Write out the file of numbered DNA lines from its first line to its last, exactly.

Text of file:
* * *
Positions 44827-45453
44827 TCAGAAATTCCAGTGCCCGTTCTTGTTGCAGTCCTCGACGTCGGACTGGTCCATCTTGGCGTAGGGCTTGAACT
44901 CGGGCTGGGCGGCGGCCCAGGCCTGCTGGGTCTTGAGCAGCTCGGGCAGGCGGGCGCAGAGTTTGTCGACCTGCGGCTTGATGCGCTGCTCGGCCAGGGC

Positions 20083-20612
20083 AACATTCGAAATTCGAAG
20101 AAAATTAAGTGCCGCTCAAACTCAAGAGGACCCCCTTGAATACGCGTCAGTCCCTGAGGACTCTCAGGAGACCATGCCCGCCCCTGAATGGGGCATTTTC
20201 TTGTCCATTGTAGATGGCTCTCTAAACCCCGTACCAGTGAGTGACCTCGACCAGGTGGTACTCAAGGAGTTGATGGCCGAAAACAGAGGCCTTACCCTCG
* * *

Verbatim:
Positions 44827-45453
44827 TCAGAAATTCCAGTGCCCGTTCTTGTTGCAGTCCTCGACGTCGGACTGGTCCATCTTGGCGTAGGGCTTGAACT
44901 CGGGCTGGGCGGCGGCCCAGGCCTGCTGGGTCTTGAGCAGCTCGGGCAGGCGGGCGCAGAGTTTGTCGACCTGCGGCTTGATGCGCTGCTCGGCCAGGGC

Positions 20083-20612
20083 AACATTCGAAATTCGAAG
20101 AAAATTAAGTGCCGCTCAAACTCAAGAGGACCCCCTTGAATACGCGTCAGTCCCTGAGGACTCTCAGGAGACCATGCCCGCCCCTGAATGGGGCATTTTC
20201 TTGTCCATTGTAGATGGCTCTCTAAACCCCGTACCAGTGAGTGACCTCGACCAGGTGGTACTCAAGGAGTTGATGGCCGAAAACAGAGGCCTTACCCTCG